Author: Abigail Colburn

Making the Time for Study Abroad

Before I left for college my freshman year, the most common piece of advice I received from friends and family was to study abroad. However as a pre-medical student, I was told over and over again that I wouldn’t have the time to go abroad during the semesters and I couldn’t afford to go during breaks. Fortunately my junior year, I was accepted into the Rowe Scholars program through the Honors Program, which gave me funding to attend a five-week summer program in Salamanca, Spain.

Weekend trip to Porto, Portugal
Weekend trip to Porto, Portugal

I was definitely nervous to travel to a country I had never been to before, especially when I didn’t know anyone in the program. I was also apprehensive because I hadn’t taken a Spanish class since junior year in high school and I was required to take one while abroad. However, this trip ended up being one of the best things I have ever done while in college. I met a great group of people on the trip and being in a foreign country really helped me to let go of my need for structure and planning and learn to go with the flow. We found that the best days ended up being days when we took on opportunities as they came.

I was given a once in a lifetime chance to experience a brand new culture and to travel to different cities every weekend. My biggest recommendation for going abroad is to take advantage of tours and really soak in the culture of where you are. We found that our favorite cities were the ones where we took walking tours and learned about the history.  Because of the experience I had, I am currently looking into applying for another program abroad for the spring semester. For anyone who is worried about not having the time to go abroad or not being able to afford a trip, there is a way to make it happen. Don’t give up!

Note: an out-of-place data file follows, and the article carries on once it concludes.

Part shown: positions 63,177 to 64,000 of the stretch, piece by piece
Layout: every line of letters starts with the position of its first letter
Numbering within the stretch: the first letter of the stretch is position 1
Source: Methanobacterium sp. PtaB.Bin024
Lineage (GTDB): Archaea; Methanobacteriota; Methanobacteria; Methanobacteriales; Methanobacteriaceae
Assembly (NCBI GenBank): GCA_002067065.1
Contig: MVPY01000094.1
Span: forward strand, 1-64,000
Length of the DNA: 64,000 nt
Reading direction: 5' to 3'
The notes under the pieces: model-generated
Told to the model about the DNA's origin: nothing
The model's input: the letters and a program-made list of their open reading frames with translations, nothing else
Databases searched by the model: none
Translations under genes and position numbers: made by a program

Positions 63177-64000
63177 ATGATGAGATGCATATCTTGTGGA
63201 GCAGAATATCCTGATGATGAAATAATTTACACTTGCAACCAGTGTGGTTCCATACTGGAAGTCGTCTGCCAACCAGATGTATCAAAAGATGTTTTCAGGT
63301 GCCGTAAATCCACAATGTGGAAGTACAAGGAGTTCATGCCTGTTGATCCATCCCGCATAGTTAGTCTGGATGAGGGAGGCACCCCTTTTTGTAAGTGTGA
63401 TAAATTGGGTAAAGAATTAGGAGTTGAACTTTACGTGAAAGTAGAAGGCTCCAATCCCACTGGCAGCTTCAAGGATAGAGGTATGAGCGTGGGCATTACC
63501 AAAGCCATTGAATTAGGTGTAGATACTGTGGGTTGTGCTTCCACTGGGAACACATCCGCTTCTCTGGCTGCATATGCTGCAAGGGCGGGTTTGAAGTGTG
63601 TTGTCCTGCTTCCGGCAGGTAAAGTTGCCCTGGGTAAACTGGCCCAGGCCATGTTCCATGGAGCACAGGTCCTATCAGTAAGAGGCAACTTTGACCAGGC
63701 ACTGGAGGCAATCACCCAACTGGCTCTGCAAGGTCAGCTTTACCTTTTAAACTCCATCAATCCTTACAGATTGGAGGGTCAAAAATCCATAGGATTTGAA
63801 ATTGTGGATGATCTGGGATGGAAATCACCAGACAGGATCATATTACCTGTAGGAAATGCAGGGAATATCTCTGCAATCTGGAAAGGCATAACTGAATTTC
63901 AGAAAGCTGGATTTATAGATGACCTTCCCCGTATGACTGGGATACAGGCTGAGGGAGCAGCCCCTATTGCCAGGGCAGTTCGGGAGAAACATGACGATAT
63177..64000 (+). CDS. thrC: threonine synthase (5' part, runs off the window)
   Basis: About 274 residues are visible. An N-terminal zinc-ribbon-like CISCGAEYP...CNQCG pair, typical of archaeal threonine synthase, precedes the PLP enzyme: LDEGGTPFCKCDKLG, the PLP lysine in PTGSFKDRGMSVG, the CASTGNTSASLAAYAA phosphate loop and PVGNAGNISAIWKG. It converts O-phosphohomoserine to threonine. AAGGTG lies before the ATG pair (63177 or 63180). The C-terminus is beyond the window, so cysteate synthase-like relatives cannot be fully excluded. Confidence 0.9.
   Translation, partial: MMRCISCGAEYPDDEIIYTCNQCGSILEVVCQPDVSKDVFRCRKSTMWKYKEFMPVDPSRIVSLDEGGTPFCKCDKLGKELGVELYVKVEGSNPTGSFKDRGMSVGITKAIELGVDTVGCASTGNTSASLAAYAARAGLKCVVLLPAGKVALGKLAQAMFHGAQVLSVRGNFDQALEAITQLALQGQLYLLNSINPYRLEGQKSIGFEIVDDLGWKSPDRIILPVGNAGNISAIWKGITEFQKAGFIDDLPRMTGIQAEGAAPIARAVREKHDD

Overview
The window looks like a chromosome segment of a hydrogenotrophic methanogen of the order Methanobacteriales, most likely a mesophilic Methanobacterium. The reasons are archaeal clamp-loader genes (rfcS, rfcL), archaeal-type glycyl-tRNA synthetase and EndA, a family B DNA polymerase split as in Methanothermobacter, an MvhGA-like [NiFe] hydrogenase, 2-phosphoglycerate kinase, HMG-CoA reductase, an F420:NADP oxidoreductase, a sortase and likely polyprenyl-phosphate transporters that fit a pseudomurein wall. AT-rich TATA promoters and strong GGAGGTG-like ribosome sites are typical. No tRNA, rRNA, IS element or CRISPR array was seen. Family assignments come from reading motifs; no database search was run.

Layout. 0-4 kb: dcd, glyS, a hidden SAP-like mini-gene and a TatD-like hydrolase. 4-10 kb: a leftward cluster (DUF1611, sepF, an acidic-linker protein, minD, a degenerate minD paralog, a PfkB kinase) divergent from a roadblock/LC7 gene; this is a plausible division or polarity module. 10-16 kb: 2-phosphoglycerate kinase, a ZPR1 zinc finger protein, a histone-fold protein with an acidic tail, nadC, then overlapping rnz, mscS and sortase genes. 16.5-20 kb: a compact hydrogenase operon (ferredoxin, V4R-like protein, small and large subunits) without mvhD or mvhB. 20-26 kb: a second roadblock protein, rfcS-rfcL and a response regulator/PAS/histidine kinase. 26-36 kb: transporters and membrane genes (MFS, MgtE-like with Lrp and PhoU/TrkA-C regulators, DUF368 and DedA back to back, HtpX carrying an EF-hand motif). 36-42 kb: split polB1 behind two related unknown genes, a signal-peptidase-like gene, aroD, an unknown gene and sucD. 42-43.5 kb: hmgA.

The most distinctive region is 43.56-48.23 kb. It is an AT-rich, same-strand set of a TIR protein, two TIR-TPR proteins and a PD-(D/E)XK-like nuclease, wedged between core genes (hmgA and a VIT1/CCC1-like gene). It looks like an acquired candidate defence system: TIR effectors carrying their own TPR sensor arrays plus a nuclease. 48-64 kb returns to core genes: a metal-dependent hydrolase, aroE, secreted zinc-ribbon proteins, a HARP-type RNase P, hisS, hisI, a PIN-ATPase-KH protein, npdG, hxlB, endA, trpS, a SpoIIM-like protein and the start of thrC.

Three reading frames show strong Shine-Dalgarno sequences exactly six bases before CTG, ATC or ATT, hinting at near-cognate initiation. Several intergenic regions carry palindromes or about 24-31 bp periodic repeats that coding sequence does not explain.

Plaza de Mayor in Salamanca, Spain
Plaza de Mayor in Salamanca, Spain

My Life Lessons as an RA at UConn

Whenever I tell someone that I’m an RA, the first thing they say is, “Wow, I am so sorry.” Being an RA has a really bad stigma to it, but it’s honestly been one of the greatest experiences of my time at UConn. Sure, there are the undesirable parts of it – being on duty, having to handle stressful situations, and making door decorations and bulletin boards – but there’s also a lot more to it that I love. Most importantly, I love getting to know my residents. This is my second year as an RA, and I’ve really enjoyed both floors that I’ve worked with. Over time, your floor develops into a great community that is a comforting place to come home to. If I’m ever stressed out or having a bad day, I know that I can spend some time with my residents and my mood will turn right around. Furthermore, I’ve had predominantly freshmen residents and it’s incredible to be a part of their adjustment into college as well as their growth throughout their first year. I often forget what a big transition it was to come to college as a freshman, so it’s awesome to be a guiding hand Continue reading